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Ohio State Journal of Criminal Law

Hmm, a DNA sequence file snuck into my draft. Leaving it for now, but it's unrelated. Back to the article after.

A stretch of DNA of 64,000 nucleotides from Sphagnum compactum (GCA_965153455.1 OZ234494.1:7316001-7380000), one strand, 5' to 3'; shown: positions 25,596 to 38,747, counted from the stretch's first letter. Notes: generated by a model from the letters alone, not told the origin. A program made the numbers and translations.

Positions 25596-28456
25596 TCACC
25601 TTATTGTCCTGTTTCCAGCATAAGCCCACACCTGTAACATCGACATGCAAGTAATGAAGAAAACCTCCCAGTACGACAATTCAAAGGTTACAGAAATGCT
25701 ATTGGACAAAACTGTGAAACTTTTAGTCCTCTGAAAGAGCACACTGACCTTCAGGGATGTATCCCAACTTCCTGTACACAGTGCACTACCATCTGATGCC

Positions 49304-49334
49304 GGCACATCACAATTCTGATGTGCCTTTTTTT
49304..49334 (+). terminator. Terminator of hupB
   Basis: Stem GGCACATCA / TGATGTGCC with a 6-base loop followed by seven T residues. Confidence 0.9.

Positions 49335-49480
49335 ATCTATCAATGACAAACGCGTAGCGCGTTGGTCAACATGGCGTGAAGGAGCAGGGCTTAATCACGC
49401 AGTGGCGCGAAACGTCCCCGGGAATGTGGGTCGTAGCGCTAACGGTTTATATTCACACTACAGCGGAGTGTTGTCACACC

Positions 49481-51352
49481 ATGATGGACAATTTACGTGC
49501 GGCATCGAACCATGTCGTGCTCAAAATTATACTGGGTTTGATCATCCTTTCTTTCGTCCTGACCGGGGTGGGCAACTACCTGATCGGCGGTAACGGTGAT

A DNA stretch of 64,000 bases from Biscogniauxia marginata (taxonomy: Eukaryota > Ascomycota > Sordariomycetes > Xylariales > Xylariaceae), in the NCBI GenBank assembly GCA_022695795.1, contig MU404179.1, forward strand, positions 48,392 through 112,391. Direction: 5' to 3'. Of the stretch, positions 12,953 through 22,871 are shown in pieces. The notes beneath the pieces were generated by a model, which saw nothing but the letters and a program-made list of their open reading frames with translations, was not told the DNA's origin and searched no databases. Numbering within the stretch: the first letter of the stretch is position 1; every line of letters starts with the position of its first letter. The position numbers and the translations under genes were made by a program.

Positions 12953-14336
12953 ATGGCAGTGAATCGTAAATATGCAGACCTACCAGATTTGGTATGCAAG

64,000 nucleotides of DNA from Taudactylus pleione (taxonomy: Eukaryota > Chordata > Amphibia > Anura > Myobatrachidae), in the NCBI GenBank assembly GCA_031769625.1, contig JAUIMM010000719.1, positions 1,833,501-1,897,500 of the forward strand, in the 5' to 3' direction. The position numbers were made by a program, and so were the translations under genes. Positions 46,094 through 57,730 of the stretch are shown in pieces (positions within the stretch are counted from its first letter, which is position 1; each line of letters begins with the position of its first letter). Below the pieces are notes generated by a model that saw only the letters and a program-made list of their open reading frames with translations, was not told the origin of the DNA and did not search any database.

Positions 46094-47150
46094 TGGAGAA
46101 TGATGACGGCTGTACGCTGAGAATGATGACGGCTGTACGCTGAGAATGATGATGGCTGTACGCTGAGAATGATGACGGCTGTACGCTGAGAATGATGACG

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Numerous authors, from all points on the political spectrum, have advocated that police interrogations be taped. But police rarely record custodial questioning, at least in full, and only a handful of courts have found this failure objectionable. This commentary outlines three different constitutional grounds for mandating that such recording become a routine practice. To set up the constitutional argument, the article first outlines why taping is needed despite the elaborate rules that now govern interrogation. Put simply, the reasoning is as follows: the Miranda regime has failed, voluntariness should once again be the focal point of interrogation regulation, and taping is the most likely way to move in that direction. The article then explains why a taping requirement should be more than a policy preference. To date, the primary contention in this vein has been based on the due process duty to preserve exculpatory evidence. Although that argument has not fared well in the courts, it can be recast more persuasively and this article does so. It then puts forward two other constitutional grounds for a taping requirement: the Fifth Amendment privilege against self-incrimination, with an emphasis on how it functioned in colonial times, and the Sixth Amendment right of confrontation, as distinct from the right to counsel. If one of these arguments can win the day, it will revolutionize the interrogation process much more radically than did Miranda.

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